According to the congestion control algorithm of TCP, if packet loss occurs within the window, it is assumed that the losses are caused by congestion and hence the congestion window is halved; otherwise, the congestion window is increased by one. The Internet is essentially a network of interconnected queues. The queues are maintained at the ports of the various routers, switches and servers that form the links of the communications network that is the Internet. Traditionally, the network equipment, or nodes, manage their queues by accepting packets until the maximum queue length is reached and then dropping subsequent incoming packets until buffers become available. This method is known as Droptail. Droptail has served the Internet for years. However, study has shown that Droptail has some major drawbacks. Since Droptail only notifies the sender (by means of dropping a packet) when the buffer overflows, and due to latency and delayed reaction by the sender, Droptail allows the queue to maintain a full (or almost full) status for a long period of time. This has two adverse effects: (1) long queuing delay in the routers, which in turn increases packet latency, and (2) a long period of packet loss which, when combined with long latency, means that senders react too aggressively to congestion—reducing their rate drastically, often unnecessarily—thus causing wastage of capacity and low utilization.
For Droptail when queue overflow occurs, arriving packets are simply dropped. Droptail is effectively ‘no management’. The major problem of Droptail queue management is that the sources reduce their transmission rates only after detecting packet losses. Since considerable amount of time may have elapsed between the packet dropped at the router and its detection at the source, a large number of packets are continually sent at a rate that the network cannot support. This leads to high queue sizes and high loss rates at congested links.
Active queue management (AQM) processes have been introduced to alleviate the problems of network congestion. In general, AQM processes control congestion by controlling flow. Congestion is measured and a control action is taken to, ultimately, reduce the packet loss rates and queuing delays. AQM sends congestion notification to traffic sources, using packet marking or dropping, before a queue has reached its maximum size, so that the traffic sources can respond to the congestion before the actual buffers overflow.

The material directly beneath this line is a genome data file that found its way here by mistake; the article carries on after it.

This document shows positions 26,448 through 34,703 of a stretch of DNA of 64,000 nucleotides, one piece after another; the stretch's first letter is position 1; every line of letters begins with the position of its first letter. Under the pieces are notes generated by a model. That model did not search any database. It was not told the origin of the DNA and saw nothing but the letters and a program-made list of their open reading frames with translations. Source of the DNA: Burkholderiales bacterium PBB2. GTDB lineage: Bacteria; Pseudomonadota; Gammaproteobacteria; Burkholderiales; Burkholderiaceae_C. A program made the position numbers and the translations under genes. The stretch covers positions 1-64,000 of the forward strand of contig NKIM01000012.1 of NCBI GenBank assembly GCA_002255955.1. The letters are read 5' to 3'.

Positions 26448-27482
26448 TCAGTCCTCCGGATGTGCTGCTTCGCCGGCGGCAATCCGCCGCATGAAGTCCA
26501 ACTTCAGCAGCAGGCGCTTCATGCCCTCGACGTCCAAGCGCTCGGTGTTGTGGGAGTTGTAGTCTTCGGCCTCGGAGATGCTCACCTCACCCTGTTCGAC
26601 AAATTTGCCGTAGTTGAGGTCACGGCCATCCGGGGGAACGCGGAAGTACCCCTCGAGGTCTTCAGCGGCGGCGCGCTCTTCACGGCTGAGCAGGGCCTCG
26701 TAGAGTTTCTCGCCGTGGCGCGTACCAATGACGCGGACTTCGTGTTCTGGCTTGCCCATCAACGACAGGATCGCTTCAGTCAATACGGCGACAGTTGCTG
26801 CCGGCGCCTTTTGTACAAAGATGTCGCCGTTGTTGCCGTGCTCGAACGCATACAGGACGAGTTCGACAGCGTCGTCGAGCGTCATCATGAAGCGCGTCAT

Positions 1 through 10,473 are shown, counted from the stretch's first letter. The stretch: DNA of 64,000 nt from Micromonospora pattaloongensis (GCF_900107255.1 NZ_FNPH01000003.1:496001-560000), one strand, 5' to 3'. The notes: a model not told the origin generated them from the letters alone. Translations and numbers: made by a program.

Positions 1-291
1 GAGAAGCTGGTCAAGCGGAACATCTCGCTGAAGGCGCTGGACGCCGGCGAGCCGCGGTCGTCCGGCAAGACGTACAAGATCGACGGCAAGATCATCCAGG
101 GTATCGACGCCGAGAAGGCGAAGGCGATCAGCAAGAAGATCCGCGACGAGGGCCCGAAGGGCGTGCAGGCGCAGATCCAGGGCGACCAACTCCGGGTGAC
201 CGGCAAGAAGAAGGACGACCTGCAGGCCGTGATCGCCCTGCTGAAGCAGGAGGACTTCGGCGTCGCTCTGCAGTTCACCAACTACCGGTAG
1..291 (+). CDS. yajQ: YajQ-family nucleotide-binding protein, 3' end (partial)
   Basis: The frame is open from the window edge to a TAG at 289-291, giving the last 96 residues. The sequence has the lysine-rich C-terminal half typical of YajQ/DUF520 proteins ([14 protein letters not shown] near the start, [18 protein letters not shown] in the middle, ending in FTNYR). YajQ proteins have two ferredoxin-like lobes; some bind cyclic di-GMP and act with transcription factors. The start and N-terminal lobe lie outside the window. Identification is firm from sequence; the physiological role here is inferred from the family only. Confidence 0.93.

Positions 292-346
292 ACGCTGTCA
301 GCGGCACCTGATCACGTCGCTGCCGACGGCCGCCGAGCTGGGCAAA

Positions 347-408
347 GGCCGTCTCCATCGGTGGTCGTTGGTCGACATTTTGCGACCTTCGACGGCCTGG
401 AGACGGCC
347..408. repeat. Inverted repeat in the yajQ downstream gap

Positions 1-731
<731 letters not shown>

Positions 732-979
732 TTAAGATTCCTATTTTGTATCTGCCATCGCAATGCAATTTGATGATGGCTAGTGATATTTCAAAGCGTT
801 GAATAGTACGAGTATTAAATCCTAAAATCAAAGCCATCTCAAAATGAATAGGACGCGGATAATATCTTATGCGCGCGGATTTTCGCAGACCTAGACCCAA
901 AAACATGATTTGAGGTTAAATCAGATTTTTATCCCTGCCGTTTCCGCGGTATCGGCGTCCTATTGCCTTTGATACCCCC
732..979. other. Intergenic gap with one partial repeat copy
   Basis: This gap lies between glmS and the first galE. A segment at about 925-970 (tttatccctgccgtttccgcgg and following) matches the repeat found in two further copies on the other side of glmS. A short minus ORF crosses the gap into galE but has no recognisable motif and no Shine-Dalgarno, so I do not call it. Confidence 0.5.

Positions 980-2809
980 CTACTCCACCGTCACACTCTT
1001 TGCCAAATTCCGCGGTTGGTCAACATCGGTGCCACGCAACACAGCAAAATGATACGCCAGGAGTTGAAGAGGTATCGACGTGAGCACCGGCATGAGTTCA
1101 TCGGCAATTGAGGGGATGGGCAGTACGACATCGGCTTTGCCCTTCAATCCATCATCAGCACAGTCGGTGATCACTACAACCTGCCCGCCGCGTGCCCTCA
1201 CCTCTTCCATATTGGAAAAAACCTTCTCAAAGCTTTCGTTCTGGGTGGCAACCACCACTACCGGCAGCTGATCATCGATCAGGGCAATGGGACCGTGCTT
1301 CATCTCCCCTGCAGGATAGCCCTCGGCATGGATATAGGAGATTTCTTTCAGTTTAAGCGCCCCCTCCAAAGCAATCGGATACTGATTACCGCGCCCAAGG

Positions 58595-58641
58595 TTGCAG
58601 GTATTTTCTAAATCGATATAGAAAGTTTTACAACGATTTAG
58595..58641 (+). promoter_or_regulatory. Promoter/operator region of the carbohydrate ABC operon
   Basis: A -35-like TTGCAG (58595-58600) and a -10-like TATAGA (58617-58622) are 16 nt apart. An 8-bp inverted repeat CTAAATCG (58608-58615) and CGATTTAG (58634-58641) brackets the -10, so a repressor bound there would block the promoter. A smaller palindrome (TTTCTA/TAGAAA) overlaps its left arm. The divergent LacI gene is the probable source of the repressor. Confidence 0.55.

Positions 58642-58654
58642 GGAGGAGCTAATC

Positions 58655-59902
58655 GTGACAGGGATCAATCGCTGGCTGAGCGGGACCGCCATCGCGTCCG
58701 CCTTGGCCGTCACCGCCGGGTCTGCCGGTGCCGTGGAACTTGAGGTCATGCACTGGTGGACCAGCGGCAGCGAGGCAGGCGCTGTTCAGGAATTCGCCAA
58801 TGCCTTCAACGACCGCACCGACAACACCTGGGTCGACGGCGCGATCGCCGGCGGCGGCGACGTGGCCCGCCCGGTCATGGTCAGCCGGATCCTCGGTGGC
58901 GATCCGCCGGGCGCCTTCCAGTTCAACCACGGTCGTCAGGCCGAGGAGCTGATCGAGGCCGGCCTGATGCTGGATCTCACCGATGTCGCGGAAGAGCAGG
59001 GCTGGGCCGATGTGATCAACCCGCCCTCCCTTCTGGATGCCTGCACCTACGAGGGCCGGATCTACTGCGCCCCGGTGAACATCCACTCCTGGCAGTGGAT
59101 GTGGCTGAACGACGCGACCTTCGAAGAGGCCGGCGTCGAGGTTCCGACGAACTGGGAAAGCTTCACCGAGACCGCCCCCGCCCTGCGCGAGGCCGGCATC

There have been two approaches for measuring congestion: (1) queue based, and (2) flow based. In queue based AQMs congestion is determined by simply observing the queue size. The advantage of this is that it does not require any computations in comparison with flow based AQMs which determines congestion based on the real-time estimation of the packet arrival rates.
One technique for congestion control is Random Early Drop (RED). The key idea of RED is to keep the average buffer occupancy low. RED manages the queue in an active manner by randomly dropping packets with increasing probability as the average queue size increases. The packet drop rate increases linearly from zero, when the average queue size is at the RED parameter minth, to a drop rate of maxp when the average queue size reaches maxth. One of the RED's main goals is to use the combination of queue length averaging (which accommodates bursty traffic) and early congestion notification (which reduces the average queue length) to simultaneously achieve a low average queuing delay and a high throughput. So far, RED is the most prominent and widely studied AQM mechanism.
The total network delay is essentially the sum of queuing delay, in routers and switches and other equipment of the network, and propagation delay in the physical transport medium, such as the optical fibre or copper wire that support the links. Currently queuing delay dominates most round trip times (RTT), being the time a packet takes to travel from a source to a destination and return. An ideal is to reduce the network delay to just the propagation delay.
Industry is designing routers with increasing buffer size and the industry rule is that routers should be able to store data equal to RTT×transmission rate. For example, if the transmission rate is 10 Gb/s, and assuming RTT=200 ms, then the buffer capacity must be of the order of 2 GB. Given this industry trend it is important to have an effective queue-based AQM that will maintain high throughput as well as low latency under various traffic conditions, and which at the same time will be simple to implement.
It is desired to provide an AQM process that maintains high link utilization whilst achieving the QoS (Quality of Service) requirements of limited packet loss and delay, or at least provide a useful alternative.